Does your insurance plan cover hospitalisation expenses related to Sars? What should you look for in a medical plan? GENEVIEVE CUA reports
WORRIED about the expenses, if you fall ill with Sars (severe acute respiratory syndrome)? If you have a hospital and surgical (H&S) plan bought from a life insurer or if you’re covered under a company or group plan, you have one less reason to fret. Contrary to recent press reports, you’re likely to be covered for hospital expenses relating to Sars or other infectious diseases.
But if you are shopping for a plan now, underwriting may get tougher. Aviva, for one, is looking at imposing a period of six months for new contracts where Sars is explicitly excluded. Asia Life says it is in discussions with its reinsurer.
The almost unrelenting onslaught of ill news regarding Sars should yield one silver lining for insurers as more people wake up to the need for health cover – specifically, a good hospital and surgical plan. Says Sebastian Tan, Aviva’s assistant general manager (group life, accident, health): ‘Awareness has gone up for a lot of products, even life and term policies.’
This piece will deal with the importance of H&S plans and some key terms and conditions you should watch out for.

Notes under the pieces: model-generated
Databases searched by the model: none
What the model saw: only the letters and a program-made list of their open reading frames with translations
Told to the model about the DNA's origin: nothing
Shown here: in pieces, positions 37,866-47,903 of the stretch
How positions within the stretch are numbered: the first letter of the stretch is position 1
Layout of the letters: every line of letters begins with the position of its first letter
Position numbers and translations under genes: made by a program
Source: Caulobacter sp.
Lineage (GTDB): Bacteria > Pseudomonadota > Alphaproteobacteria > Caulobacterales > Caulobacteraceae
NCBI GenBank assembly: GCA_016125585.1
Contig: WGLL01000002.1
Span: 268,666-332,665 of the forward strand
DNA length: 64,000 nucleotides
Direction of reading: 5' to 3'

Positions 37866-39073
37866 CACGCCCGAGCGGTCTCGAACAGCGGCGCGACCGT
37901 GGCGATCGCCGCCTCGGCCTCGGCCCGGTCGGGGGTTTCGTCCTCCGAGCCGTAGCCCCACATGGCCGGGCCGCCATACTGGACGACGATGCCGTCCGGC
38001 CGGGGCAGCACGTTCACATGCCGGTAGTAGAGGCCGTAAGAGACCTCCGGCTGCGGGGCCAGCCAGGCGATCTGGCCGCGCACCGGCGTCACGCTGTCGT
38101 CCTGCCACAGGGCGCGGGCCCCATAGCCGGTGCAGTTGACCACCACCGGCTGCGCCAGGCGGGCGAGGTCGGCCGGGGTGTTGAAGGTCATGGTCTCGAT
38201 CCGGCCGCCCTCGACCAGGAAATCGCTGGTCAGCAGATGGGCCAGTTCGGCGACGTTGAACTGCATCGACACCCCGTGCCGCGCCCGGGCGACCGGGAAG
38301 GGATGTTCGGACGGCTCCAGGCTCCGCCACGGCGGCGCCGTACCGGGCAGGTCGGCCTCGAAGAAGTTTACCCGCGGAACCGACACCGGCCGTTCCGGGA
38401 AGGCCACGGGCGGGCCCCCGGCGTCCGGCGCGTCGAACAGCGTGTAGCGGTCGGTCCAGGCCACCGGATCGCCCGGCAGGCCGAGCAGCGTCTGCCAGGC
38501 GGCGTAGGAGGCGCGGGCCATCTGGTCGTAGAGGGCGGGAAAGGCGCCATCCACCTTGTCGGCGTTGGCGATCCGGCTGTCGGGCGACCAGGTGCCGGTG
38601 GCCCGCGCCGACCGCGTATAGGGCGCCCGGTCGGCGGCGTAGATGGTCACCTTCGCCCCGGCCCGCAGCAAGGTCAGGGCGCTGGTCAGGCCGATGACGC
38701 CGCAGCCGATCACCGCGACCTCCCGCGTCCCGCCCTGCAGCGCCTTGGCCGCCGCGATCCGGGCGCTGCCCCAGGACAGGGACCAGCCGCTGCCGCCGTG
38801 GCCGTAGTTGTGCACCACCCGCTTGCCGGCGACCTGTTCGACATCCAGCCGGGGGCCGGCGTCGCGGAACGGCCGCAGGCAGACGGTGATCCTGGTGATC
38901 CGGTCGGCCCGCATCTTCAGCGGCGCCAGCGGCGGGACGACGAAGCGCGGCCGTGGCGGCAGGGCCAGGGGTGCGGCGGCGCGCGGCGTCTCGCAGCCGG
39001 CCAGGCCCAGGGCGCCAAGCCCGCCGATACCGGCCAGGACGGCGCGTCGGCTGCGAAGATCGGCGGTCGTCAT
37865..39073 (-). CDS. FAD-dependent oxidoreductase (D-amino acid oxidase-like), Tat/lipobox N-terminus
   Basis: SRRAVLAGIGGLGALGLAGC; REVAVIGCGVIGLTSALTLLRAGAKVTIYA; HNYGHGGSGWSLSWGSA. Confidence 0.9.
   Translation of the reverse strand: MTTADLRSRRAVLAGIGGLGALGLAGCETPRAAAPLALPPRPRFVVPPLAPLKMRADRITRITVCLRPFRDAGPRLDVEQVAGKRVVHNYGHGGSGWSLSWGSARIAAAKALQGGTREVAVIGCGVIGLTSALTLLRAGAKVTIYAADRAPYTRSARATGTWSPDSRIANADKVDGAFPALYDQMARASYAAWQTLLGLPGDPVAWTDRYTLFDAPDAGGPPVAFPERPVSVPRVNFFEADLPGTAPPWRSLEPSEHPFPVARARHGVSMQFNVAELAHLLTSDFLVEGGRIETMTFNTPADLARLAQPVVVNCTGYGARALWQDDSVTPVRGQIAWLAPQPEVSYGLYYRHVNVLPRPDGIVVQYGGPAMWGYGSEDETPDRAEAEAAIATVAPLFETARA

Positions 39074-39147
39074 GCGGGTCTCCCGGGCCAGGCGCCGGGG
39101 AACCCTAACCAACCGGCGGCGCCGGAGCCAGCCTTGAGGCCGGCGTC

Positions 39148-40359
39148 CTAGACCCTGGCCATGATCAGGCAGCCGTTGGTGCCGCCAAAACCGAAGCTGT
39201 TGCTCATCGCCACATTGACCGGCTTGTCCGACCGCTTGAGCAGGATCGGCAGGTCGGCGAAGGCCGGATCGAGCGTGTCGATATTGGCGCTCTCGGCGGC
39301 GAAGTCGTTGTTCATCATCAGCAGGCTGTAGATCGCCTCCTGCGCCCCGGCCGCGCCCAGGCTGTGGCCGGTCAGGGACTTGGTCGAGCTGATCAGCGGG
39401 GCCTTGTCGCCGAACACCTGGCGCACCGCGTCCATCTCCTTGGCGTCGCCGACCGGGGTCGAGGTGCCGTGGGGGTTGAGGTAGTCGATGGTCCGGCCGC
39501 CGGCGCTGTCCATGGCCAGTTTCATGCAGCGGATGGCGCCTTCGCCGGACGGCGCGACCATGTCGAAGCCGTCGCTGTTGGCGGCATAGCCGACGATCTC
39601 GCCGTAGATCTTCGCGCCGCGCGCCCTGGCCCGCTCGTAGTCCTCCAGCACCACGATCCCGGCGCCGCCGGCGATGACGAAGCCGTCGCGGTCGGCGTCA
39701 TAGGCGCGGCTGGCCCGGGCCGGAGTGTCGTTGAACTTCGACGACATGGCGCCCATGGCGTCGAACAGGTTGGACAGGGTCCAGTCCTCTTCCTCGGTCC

People are almost routinely confused over insurance contracts, which are typically difficult to read. But this can’t be over-emphasised: In any financial product, whether it is insurance or an investment, you must know exactly what you buy. If you can’t understand the terms – which may be couched in legalese or buried under layers of fine print – get help from a licensed adviser.
But first, on Sars. A check with Tan Tock Seng Hospital reveals that hospitalisation charges will be absorbed ‘on a case to case basis’. There is no choice, in any case, on the type of ward. All Sars patients go into Class C wards – at the daily rate of $37. Intensive care, at Class C, costs $80 a day.
How do you know your plan covers you? Look under the section covering policy exclusions. A check with the help of licensed independent adviser Cornerstone Planners shows that most contracts are silent on the issue of communicable or infectious diseases. These include Aviva, Axa, Asia Life and GE. If there is no specific exclusion, you can safely assume it is covered.
One contract – Manulife’s Manucare – has this as an exclusion: ‘Any communicable disease in epidemic proportion as declared by the government.’ A check with Manulife confirmed that Sars will be covered unless the Health Ministry declares it to be an epidemic. Queries to the ministry on what it deems to be an epidemic were unanswered.
This article was first published in 2003